Outside the U.S. the sport's future has never been in doubt: Pacquiao is an icon in his home country while the Ukrainian Klitschko brothers, who currently rule the heavyweight division, thrill audiences of more than 50,000 in German stadiums. As the amount of international attention and investment in boxing increases, it can only mean good things for the sport domestically. Already we're seeing U.S. fighters head abroad to search of big paydays; with the advent of Internet video, watching a fight in Tokyo is as easy as catching the latest episode of 30 Rock.
4. The Latino Fanbase While the absence of an American heavyweight contender to succeed Tyson has sapped much of the sport's mainstream appeal stateside, Mexico remains a hotbed of the sport and home to some of its most beloved champions. Ditto for Puerto Rico and Cuba, albeit on a smaller scale (of course the latter produces amateur champions who must defect to fight professionally similar to baseball). Fighters like Erik Morales, Marco Antonio Barrera, Miguel Cotto, and Juan Manuel Marquez helped maintain the sport through one of its darker decades and remain viable as box office draws. A new generation featuring the likes of Brandon Rios, Yuriorkis Gamboa, Saul Alvarez, and Robert Guerrero, many of whom speak English and were raised in the U.S., appear poised to succeed them. With Latinos now making up more than 16 percent of the U.S. population it's getting harder to dismiss their twin passions, soccer and boxing, as merely niche sports.
3. The Internet At once a blessing and a curse for the traditional media, the Internet is a boon for the fighting world and those that follow it. While traditional U.S. boxing publications have been on the decline for decades (only The Ring remains standing in print, and even that is owned by promoter Oscar De La Hoya), the Web has spawned a variety of sites that cover the fight game from every angle. They range from hard-hitting investigative reporting to sites essentially devoted to airing the venom between supporters of Pacquiao and his rival for the sport's top honor, Floyd Mayweather, Jr.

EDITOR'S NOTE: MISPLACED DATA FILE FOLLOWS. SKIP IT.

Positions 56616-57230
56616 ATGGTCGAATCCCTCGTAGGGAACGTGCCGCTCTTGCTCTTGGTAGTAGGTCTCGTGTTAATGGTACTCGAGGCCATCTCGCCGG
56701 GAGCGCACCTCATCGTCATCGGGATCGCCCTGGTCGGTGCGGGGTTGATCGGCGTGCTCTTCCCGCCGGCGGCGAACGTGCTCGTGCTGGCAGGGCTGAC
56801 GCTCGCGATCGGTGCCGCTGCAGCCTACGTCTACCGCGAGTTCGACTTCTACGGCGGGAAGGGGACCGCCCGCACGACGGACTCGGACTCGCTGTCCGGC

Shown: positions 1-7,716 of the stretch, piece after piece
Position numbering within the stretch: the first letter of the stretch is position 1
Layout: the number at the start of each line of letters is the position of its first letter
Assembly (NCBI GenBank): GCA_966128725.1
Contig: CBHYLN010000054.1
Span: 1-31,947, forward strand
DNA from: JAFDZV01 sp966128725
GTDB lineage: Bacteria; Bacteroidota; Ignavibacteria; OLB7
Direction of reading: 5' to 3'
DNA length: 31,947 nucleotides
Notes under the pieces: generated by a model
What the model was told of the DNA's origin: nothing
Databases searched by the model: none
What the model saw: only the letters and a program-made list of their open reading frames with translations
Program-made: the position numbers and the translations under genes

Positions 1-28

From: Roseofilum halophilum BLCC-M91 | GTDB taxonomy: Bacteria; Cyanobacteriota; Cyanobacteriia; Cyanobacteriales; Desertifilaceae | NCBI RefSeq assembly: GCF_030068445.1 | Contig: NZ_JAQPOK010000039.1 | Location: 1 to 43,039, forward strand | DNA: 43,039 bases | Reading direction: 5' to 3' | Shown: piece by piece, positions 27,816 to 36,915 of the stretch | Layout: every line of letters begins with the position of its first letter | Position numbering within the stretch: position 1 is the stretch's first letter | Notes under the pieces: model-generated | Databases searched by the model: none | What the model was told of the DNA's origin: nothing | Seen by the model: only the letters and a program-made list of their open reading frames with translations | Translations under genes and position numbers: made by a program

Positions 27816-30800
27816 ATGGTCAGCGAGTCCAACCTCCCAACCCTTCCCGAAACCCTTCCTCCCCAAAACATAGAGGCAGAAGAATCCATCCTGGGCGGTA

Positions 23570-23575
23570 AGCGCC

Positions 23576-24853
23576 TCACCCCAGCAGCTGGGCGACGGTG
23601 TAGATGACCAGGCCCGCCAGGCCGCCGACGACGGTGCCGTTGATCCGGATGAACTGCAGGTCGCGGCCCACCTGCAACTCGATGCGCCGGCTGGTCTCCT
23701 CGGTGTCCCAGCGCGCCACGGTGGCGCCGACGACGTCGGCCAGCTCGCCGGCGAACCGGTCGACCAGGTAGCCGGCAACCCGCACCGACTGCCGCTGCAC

While the uneven quality of reporting on the fight game is a challenge that must be navigated, the Web has stepped admirably to fill the gap in coverage left by newspapers barely able to cover their local sports teams. It has also given fight fans access to a wealth of footage of untelevised undercards, obscure prospects from the far reaches of the globe, championship fights from yesteryear, and all of the other underground content necessary to drive any Internet subculture. It's never been easier for a casual fan to catch up on the career of a fighter that intrigues them or simply spend the day watching highlight reel knockouts.
2. Good Prospects, Great Fights The most basic element for any sport's revival is a compelling cast of characters and a high level of competition, both of which appear to be coming together in not one but several weight classes at the moment. Starting with welterweight, which boasts Pacquiao, Mosely, Mayweather, and Victor Ortiz, the sport's middle and lower weight classes offer an embarrassment of riches. A number of contenders have emerged one weight class below at 140 lbs. including the brash Brooklyn native Zab Judah, who recently returned to championship form, and charismatic Brit Amir Khan. Lightweight features Marquez, Rios, Guerrero, and Humberto Soto, while bantamweight includes a number of talents including Filipino American Nonito Donaire, who has shown flashes of the kind of thunderous power that propelled Pacquiao through the weight classes.